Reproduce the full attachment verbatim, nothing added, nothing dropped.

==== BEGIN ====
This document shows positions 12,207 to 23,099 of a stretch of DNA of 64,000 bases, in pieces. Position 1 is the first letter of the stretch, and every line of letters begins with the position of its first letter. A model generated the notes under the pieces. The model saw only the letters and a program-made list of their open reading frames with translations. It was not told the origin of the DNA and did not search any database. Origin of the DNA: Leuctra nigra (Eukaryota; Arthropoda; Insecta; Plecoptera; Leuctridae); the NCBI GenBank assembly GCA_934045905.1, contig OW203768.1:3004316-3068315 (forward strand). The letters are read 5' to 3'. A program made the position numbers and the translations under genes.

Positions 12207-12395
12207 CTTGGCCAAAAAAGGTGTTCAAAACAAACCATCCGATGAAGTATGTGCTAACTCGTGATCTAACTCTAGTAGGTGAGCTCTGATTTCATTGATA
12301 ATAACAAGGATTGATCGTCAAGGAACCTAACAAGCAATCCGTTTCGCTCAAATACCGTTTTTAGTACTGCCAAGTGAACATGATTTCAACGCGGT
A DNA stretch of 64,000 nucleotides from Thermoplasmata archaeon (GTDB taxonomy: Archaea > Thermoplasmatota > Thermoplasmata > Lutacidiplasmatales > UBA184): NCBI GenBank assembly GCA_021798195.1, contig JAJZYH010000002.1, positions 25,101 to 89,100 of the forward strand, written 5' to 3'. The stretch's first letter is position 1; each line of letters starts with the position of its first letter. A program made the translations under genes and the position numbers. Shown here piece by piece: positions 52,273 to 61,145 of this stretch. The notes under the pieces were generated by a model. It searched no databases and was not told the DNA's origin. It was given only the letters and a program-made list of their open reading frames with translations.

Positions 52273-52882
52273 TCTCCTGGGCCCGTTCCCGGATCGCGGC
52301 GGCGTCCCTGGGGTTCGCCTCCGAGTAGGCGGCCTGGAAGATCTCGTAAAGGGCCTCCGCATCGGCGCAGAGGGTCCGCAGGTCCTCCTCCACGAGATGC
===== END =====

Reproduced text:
This document shows positions 12,207 to 23,099 of a stretch of DNA of 64,000 bases, in pieces. Position 1 is the first letter of the stretch, and every line of letters begins with the position of its first letter. A model generated the notes under the pieces. The model saw only the letters and a program-made list of their open reading frames with translations. It was not told the origin of the DNA and did not search any database. Origin of the DNA: Leuctra nigra (Eukaryota; Arthropoda; Insecta; Plecoptera; Leuctridae); the NCBI GenBank assembly GCA_934045905.1, contig OW203768.1:3004316-3068315 (forward strand). The letters are read 5' to 3'. A program made the position numbers and the translations under genes.

Positions 12207-12395
12207 CTTGGCCAAAAAAGGTGTTCAAAACAAACCATCCGATGAAGTATGTGCTAACTCGTGATCTAACTCTAGTAGGTGAGCTCTGATTTCATTGATA
12301 ATAACAAGGATTGATCGTCAAGGAACCTAACAAGCAATCCGTTTCGCTCAAATACCGTTTTTAGTACTGCCAAGTGAACATGATTTCAACGCGGT
A DNA stretch of 64,000 nucleotides from Thermoplasmata archaeon (GTDB taxonomy: Archaea > Thermoplasmatota > Thermoplasmata > Lutacidiplasmatales > UBA184): NCBI GenBank assembly GCA_021798195.1, contig JAJZYH010000002.1, positions 25,101 to 89,100 of the forward strand, written 5' to 3'. The stretch's first letter is position 1; each line of letters starts with the position of its first letter. A program made the translations under genes and the position numbers. Shown here piece by piece: positions 52,273 to 61,145 of this stretch. The notes under the pieces were generated by a model. It searched no databases and was not told the DNA's origin. It was given only the letters and a program-made list of their open reading frames with translations.

Positions 52273-52882
52273 TCTCCTGGGCCCGTTCCCGGATCGCGGC
52301 GGCGTCCCTGGGGTTCGCCTCCGAGTAGGCGGCCTGGAAGATCTCGTAAAGGGCCTCCGCATCGGCGCAGAGGGTCCGCAGGTCCTCCTCCACGAGATGC